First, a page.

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Thread: Favorite Hollywood Golden Age soundtrack

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    Senior Member TudorMihai's Avatar
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    Default Favorite Hollywood Golden Age soundtrack

    Here we can discuss about our favorite soundtracks from Hollywood's Golden Age (1930's-1960's). For me, my favorite is Korngold's music for The Adventures of Robin Hood.

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    Senior Member Prodromides's Avatar
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    Hello, TudorMihai.

    While the term "Golden" may applicable to anything which attains the age of 50, Hollywood's Golden Age film scores have the additional connotation of being written within specific styles.

    I tend to think of Hollywood's Golden Age in film music as starting around 1932 (the early scores by Max Steiner or Alfred Newman) and enduring for more than 30 years up until 1964 - a year in which the popularity of The Beatles and the James Bond soundtrack GOLDFINGER altered the film-scoring milieu away from orchestral music in romantic idioms.

    Personally, the portion of the Golden Age which I like starts in 1951 (with the entry of Alex North and Elmer Bernstein into the scoring stages) and especially by 1955 and later when Leonard Rosenman began to incorporate techniques from contemporary absolute/concert music into his film scores.

    I have plenty of favorites from this era, so I won't be able to limit myself to only a single soundtrack.

    With the next few posts, though, I'll deposit a few titles per composer...

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    Senior Member Prodromides's Avatar
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    My favorite Golden Age soundtrack is THE BAD SEED by Alex North, which is also my 2nd favorite soundtrack by North.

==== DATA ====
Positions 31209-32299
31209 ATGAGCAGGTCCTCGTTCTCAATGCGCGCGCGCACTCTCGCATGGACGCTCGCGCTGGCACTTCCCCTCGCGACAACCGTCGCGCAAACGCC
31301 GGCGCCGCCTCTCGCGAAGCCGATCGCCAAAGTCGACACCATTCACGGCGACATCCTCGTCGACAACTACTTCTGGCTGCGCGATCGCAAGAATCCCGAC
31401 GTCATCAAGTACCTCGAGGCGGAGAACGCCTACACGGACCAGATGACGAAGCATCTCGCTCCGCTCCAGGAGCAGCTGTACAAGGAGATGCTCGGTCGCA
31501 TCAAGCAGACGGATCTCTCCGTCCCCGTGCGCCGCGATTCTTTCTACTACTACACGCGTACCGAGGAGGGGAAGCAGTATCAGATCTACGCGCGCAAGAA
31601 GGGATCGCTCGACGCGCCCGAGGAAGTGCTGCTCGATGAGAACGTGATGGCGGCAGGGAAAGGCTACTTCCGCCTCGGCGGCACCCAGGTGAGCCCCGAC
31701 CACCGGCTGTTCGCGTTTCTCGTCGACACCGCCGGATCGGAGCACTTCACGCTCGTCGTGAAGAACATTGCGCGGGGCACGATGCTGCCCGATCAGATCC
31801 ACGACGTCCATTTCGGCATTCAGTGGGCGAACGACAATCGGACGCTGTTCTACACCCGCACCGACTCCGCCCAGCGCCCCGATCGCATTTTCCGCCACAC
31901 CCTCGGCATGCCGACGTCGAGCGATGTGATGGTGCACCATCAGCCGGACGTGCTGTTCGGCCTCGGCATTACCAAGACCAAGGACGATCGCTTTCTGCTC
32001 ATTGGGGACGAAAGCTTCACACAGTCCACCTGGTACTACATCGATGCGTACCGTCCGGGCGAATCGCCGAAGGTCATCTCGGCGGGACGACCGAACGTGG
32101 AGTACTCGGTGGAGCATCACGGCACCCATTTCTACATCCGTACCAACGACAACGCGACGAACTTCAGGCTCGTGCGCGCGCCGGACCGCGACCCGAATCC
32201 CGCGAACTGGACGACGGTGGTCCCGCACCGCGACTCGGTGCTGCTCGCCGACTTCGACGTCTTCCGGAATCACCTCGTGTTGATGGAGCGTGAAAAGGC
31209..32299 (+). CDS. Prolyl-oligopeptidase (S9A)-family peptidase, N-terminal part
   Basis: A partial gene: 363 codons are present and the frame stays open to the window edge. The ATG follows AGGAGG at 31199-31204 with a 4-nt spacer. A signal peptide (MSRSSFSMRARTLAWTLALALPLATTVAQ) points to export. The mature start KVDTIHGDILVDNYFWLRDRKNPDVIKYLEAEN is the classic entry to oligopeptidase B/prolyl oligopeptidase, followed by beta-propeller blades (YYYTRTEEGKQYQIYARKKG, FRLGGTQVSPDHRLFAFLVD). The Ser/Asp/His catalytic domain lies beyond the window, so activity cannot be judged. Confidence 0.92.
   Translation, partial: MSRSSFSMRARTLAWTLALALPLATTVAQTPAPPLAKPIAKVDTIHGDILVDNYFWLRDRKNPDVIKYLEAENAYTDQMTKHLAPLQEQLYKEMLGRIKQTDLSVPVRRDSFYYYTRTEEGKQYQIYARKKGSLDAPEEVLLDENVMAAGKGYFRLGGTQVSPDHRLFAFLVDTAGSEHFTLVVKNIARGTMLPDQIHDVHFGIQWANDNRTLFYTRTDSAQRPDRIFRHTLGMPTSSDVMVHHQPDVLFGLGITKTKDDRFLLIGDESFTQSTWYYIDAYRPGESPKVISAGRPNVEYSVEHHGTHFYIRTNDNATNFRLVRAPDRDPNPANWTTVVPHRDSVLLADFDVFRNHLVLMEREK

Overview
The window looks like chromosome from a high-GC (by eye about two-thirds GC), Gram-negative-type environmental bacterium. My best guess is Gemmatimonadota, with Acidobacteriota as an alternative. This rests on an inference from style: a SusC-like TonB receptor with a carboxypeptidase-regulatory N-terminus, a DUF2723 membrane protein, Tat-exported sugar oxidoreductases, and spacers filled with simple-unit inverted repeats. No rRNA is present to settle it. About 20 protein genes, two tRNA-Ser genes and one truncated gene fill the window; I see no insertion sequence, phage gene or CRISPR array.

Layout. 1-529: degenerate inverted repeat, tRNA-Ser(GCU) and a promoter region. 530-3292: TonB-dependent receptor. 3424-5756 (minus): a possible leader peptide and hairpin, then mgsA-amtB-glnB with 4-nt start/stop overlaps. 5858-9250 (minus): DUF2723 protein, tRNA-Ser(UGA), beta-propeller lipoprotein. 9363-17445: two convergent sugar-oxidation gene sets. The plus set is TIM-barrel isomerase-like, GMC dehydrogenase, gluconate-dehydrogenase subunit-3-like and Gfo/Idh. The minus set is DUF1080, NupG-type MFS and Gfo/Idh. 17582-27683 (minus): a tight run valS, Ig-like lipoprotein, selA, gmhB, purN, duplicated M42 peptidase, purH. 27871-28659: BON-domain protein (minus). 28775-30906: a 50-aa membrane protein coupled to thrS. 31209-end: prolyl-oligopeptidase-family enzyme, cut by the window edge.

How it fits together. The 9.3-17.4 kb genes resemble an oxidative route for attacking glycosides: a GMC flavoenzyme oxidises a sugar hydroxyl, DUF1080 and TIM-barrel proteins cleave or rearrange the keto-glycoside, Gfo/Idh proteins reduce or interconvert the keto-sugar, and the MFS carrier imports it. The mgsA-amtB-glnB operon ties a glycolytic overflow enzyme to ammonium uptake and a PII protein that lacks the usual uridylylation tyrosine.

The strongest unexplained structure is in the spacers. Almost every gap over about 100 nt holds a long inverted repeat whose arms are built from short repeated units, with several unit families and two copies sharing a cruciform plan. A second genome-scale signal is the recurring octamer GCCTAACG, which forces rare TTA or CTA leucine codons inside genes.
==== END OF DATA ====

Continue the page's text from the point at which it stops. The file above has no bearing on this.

This image comes from the RCA LP album (THE BAD SEED unfortunately doesn't exist officially on CD format)

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    Senior Member Prodromides's Avatar
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    Thumbs up Elmer Bernstein

    My favorite 5 soundtracks by Elmer Bernstein all fall within a short period (from 1957 up to 1962)

    • SUMMER AND SMOKE (1961) is #1 Elmer Bernstein with me.




    • DESIRE UNDER THE ELMS (1958) = 2nd favorite.




    • DRANGO (1957)




    • MEN IN WAR (1957)




    • BIRDMAN OF ALCATRAZ (1962)



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    Senior Member TudorMihai's Avatar
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    If I can name my favorite Golden Age film scores per composer, these would be my list:

    - Max Steiner: Gone With the Wind, Now, Voyager, The Adventures of Mark Twain, The Treasure of the Sierra Madre, The Flame and the Arrow;
    - Alfred Newman: The Song of Bernadette, The Black Swan, How Green Was My Valley, The Greatest Story Ever Told, How the West Was Won, Airport;
    - Miklos Rozsa: The Jungle Book, Spellbound, Ben-Hur, El Cid, Quo Vadis, The Private Life of Sherlock Holmes
    - Erich Wolfgang Korngold: The Adventures of Robin Hood, The Private Lives of Elizabeth and Essex, The Prince and the Pauper, The Sea Hawk;
    - Dimitri Tiomkin: Red River, The Old Man and the Sea, Tarzan and the Mermaids, The Fall of the Roman Empire, The Alamo;
    - Victor Young: Around the World in 80 Days, Shane, The Left Hand of God, The Quiet Man, Scaramouche;
    - Franz Waxman: The Bride of Frankenstein, Peyton Place, Sunset Boulevard, A Place in the Sun;
    - Bernard Herrmann: Citizen Kane, Psycho, North by Northwest, Taxi Driver, The Ghost and Mrs. Muir;

    I would also add Mutiny on the Bounty by Bronislaw Kaper.

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    Senior Member Prodromides's Avatar
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    Thumbs up Hugo Friedhofer

    Of the composers who had worked in Hollywood since the 1930s, my favorite is Hugo Friedhofer.